As a woman moreover, my concern is how I would react and & nbsp;effectively & nbsp;defend myself against a man coming onto my property or into my home and threatening me and my children while I'm alone. & nbsp;I am a & nbsp;home-maker & nbsp;so I am alone with the children most of every day. & nbsp;This is one reason I keep firearms as protection. & nbsp;Guns have been called The Great Equalizer and for women this is especially true. & nbsp;I know that when it comes to a confrontation with a man I am not going to win. & nbsp;Men are bigger and stronger and no PC foolishness is going to change that fact. & nbsp;My father stressed that women should know how to handle guns and carry one because violent crimes against woman are common. & nbsp;He taught his daughters how to use all styles of firearms with proficiency and safety so while I wish that I lived in the world of puppies and rainbows I see the necessity to posses guns.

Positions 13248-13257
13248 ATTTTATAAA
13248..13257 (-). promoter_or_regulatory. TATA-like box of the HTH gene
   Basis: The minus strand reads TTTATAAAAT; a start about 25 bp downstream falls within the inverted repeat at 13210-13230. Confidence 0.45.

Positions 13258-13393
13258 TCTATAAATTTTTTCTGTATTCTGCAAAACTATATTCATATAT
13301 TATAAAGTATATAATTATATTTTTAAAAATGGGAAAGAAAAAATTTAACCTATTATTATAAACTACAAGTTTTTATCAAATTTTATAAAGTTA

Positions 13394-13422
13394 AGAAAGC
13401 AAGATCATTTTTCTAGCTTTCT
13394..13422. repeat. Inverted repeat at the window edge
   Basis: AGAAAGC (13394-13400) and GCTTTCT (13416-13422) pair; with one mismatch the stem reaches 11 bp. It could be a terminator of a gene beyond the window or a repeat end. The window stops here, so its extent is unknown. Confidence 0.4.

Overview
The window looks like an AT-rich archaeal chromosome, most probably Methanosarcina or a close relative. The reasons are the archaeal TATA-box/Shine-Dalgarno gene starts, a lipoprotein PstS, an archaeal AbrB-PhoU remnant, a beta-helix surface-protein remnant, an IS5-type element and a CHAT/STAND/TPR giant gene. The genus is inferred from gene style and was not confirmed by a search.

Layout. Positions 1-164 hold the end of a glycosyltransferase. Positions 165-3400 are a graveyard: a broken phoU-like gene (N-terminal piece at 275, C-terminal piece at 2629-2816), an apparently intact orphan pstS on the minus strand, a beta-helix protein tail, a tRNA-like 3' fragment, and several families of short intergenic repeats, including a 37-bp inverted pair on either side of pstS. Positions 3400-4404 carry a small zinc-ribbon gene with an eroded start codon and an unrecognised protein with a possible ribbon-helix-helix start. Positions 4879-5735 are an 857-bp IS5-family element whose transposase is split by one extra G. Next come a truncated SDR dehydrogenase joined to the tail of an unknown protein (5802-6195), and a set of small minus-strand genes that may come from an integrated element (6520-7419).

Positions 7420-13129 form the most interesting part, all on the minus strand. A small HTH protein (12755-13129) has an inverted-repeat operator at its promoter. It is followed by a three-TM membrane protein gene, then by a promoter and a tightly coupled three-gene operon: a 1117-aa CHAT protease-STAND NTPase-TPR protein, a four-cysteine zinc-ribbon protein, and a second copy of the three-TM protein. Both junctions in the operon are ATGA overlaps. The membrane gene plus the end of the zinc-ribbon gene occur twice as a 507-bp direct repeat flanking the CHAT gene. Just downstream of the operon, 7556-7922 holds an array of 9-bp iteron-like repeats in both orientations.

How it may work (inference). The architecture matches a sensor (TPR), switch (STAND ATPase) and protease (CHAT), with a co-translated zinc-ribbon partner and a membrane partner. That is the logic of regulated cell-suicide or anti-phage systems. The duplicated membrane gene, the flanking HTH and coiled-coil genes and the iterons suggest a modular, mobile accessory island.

Yesterday morning started out just like normal. & nbsp;I was making breakfast for my four children and drinking a cup of coffee. & nbsp;Everything was fine and dandy when suddenly my four year old son said "Mommy a man just walked through our side yard!" & nbsp;I was surprised and concerned since it was 7:00 in the morning and nobody should be in our yard. & nbsp;I called to my husband, who was luckily still home. & nbsp;If it had been 15 minutes later he would have been gone. & nbsp;I told my husband what our four year old had said and after asking which way the man had gone, which was towards the back yard, he went out to take a look.

While all this was happening our amazing guard dog golden retriever was snoring gently in corner! & nbsp;My husband first looked out that back window and sure enough a man was out at our chicken run. & nbsp;He let me know that and then walked out to talk to the man. & nbsp;Almost instantly he was back in the house.